The Bracero Program
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Bracero card issued to Jesús Campoya in 1951 in El Paso, Texas. PowerPoint PPT Presentation


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The Bracero Program

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Bracero card issued to Jesús Campoya in 1951 in El Paso, Texas.

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Bracero card issued to jes s campoya in 1951 in el paso texas

The Bracero Program

The term bracero (from the Spanish brazo, which translates as "arm") applies to the temporary agricultural and railroad workers brought into the United States as an emergency measure to meet the labor shortage of World War II. The Bracero Program, also referred to as the Mexican Farm Labor Supply Program and the Mexican Labor Agreement, was sanctioned by Congress through Public Law 45 of 1943.

Bracero card issued to Jesús Campoya in 1951 in El Paso, Texas.


Bracero card issued to jes s campoya in 1951 in el paso texas

Operation Wetback

In 1949 the Border Patrol seized nearly 280,000 illegal immigrants. By 1953, the numbers had grown to more than 865,000, and the U.S. government felt pressured to do something about the onslaught of immigration. What resulted was Operation Wetback, devised in 1954 under the supervision of new commissioner of the Immigration and Nationalization Service, Gen. Joseph Swing.

Swing oversaw the Border patrol, and organized state and local officials along with the police. The object of his intense border enforcement were "illegal aliens," but common practice of Operation Wetback focused on Mexicans in general. The police swarmed through Mexican American barrios throughout the southeastern states. Some Mexicans, fearful of the potential violence of this militarization, fled back south across the border. In 1954, the agents discovered over 1 million illegal immigrants.

In some cases, illegal immigrants were deported along with their American-born children, who were by law U.S. citizens. The agents used a wide brush in their criteria for interrogating potential aliens. They adopted the practice of stopping "Mexican-looking" citizens on the street and asking for identification. This practice incited and angered many U.S. citizens who were of Mexican American descent. Opponents in both the United States and Mexico complained of "police-state" methods, and Operation Wetback was abandoned.


Bracero card issued to jes s campoya in 1951 in el paso texas

The Immigration Reform and Control Act of 1986 offered amnesty to Hispanics living illegally in the U.S. before 1982.

SOURCE:

http://www.fairus.org/site/PageServer?pagename=research_research9605

The higher level of INS immigrant admissions from FY'89-'91 was due the inclusion of illegal immigrants who were given legal status as a result of the Immigration Reform and Control Act (IRCA) amnesty enacted in 1986.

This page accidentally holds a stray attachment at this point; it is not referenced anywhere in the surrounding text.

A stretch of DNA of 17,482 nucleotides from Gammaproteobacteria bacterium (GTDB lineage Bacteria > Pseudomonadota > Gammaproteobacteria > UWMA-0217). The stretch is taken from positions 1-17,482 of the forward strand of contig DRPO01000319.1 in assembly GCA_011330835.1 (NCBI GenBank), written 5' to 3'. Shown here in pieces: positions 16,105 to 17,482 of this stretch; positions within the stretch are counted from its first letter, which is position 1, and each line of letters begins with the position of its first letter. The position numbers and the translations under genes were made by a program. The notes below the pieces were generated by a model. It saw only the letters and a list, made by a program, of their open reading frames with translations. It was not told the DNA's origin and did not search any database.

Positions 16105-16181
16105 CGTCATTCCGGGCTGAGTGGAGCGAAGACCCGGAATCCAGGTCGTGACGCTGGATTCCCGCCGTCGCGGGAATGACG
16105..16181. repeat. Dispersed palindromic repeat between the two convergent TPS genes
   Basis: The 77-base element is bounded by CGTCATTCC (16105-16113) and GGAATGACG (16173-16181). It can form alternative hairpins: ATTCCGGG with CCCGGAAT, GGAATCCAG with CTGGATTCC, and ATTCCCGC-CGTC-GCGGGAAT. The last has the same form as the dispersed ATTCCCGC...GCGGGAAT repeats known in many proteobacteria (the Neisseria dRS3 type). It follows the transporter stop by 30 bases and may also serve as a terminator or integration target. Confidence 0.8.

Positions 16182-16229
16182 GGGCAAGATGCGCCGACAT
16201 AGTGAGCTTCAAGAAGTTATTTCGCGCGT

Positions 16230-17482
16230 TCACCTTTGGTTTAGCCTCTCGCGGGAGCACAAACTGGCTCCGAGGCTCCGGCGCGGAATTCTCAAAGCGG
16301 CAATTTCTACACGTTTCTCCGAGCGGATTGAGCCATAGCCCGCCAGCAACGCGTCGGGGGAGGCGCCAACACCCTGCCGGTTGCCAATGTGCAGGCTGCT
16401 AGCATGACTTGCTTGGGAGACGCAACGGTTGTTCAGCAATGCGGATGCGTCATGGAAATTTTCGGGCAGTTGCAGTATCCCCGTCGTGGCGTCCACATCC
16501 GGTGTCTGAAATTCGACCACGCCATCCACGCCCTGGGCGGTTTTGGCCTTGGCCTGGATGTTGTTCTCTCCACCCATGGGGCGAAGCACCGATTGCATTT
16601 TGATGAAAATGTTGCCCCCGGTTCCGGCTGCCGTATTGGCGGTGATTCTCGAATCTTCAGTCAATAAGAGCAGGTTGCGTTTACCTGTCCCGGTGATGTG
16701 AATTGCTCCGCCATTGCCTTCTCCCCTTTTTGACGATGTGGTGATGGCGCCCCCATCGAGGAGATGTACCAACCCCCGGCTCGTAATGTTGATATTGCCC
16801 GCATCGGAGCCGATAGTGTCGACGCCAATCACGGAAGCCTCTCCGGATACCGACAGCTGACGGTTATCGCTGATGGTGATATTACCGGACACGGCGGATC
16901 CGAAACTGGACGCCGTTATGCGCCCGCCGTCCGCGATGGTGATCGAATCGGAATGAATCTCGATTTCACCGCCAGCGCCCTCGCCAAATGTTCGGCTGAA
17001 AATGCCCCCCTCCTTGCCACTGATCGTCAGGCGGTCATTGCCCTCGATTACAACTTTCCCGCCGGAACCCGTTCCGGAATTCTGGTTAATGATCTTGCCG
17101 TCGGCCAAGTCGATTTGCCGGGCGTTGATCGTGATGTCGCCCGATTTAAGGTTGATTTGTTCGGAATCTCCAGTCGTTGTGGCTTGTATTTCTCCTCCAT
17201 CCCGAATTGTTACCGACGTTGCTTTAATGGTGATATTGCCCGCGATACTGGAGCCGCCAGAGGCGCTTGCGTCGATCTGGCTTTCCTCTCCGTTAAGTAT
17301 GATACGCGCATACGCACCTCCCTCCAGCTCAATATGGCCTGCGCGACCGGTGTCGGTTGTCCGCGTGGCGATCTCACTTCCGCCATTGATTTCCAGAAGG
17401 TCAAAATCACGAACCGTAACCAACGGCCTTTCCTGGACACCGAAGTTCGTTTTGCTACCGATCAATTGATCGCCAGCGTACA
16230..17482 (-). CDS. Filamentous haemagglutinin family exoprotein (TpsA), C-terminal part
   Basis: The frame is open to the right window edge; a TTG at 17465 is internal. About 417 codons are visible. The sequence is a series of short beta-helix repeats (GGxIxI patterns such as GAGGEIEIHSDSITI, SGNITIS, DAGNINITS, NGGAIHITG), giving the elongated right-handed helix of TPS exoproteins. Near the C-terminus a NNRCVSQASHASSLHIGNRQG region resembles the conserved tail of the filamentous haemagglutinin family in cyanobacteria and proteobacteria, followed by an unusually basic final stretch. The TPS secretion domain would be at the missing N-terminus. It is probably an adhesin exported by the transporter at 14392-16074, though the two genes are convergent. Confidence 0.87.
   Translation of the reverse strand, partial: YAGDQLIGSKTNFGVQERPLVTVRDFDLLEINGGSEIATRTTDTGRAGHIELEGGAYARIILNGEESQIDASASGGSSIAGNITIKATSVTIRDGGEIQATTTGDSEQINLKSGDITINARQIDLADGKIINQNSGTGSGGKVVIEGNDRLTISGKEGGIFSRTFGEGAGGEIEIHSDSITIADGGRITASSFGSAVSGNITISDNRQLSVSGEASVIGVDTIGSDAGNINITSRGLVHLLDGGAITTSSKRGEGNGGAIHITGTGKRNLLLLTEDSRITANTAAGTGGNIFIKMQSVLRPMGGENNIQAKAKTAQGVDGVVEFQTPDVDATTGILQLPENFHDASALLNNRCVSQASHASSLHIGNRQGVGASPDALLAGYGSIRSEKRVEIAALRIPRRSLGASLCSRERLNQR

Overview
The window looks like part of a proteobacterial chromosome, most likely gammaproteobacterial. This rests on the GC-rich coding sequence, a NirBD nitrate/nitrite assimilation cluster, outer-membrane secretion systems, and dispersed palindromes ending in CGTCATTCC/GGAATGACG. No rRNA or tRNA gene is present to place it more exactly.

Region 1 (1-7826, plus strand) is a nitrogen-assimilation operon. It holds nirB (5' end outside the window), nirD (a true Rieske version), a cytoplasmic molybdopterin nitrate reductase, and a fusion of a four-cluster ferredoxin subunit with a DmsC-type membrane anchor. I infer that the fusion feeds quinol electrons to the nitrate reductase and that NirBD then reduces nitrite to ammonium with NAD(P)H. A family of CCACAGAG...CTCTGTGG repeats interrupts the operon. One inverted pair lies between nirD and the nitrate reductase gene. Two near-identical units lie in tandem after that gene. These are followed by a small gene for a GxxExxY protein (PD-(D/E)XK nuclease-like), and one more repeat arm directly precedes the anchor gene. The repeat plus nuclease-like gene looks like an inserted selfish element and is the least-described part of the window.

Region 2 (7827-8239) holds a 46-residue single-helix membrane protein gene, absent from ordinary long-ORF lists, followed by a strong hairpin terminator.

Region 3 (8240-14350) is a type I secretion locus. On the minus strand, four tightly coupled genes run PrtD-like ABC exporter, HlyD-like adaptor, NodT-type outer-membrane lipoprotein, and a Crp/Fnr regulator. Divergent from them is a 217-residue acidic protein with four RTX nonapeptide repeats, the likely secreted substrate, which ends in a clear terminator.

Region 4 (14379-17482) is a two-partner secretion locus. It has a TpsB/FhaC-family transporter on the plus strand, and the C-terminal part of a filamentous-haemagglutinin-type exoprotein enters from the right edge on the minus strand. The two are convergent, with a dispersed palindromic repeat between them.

Bracero card issued to jes s campoya in 1951 in el paso texas

The Immigration Reform and Control Act (IRCA) of 1986 granted amnesty to many illegal immigrants, resulting in the large increase after 1987


Bracero card issued to jes s campoya in 1951 in el paso texas

FOREIGN-BORN PEOPLE: In 2004, the U.S. population was about 293 million, according to the U.S. Census Bureau. By the Migration Policy Institute’s estimation, a total of 35.7 million foreign-born people were living here that year, including some 11.4 million naturalized citizens. That means about one in eight people—about 12.8 percent of the total population—was from somewhere else. The undocumented were 29 percent of the immigrant population, or 3.5 percent of the entire population.

Source: Jane Guskin and David L. Wilson, The Politics of Immigration: Questions and Answers (New York, NY: Monthly Review Press, 2007), 18-19.


Bracero card issued to jes s campoya in 1951 in el paso texas

Is the new wave of immigrants really new?At 12.8 percent, the proportion of immigrants in the population was about the same as it has been for most of U.S. history. Foreign-born people made up 9.7 percent of the population in 1850 and rose to 14.7 percent in 1910. The rise in the immigrant population from 1990 to 2000 was much less dramatic than the one from 1901 to 1910, when the population was just ninety-two million and the number of immigrants had jumped to 8.8 million.

Source: Jane Guskin and David L. Wilson, The Politics of Immigration: Questions and Answers (New York, NY: Monthly Review Press, 2007), 18

Percentage of Foreign-Born People in the U.S. (1880 to 2004)


Bracero card issued to jes s campoya in 1951 in el paso texas

The graph shows the 10-year moving average of the number of new immigrants relative to the size of the population. The rate of immigration in the most recent decade is about one-third the rate at the previous peak at the turn of the century.


Bracero card issued to jes s campoya in 1951 in el paso texas

The new wave may seem larger to many people now because immigrants are increasingly moving to small towns and suburbs.


Bracero card issued to jes s campoya in 1951 in el paso texas

Most immigrants still settle in California, New York, Texas, Florida, New Jersey, and Illinois, mainly in urban areas where they tend to blend in with the general population.

Source: Jane Guskin and David L. Wilson, The Politics of Immigration: Questions and Answers (New York, NY: Monthly Review Press, 2007), 18-19.


Bracero card issued to jes s campoya in 1951 in el paso texas

The dominant characteristic of the transition in the population of Texas at the beginning of the twenty-first century is the increase in the number of Hispanics.


Projected proportion of population by race ethnicity in texas 2000 2040

Projected Proportion of Population by Race/Ethnicity in Texas, 2000-2040*

http://txsdc.utsa.edu/presentations/

Demographers predicted that by the early twenty-first century, Anglos would comprise less than half of the Texas population.


Bracero card issued to jes s campoya in 1951 in el paso texas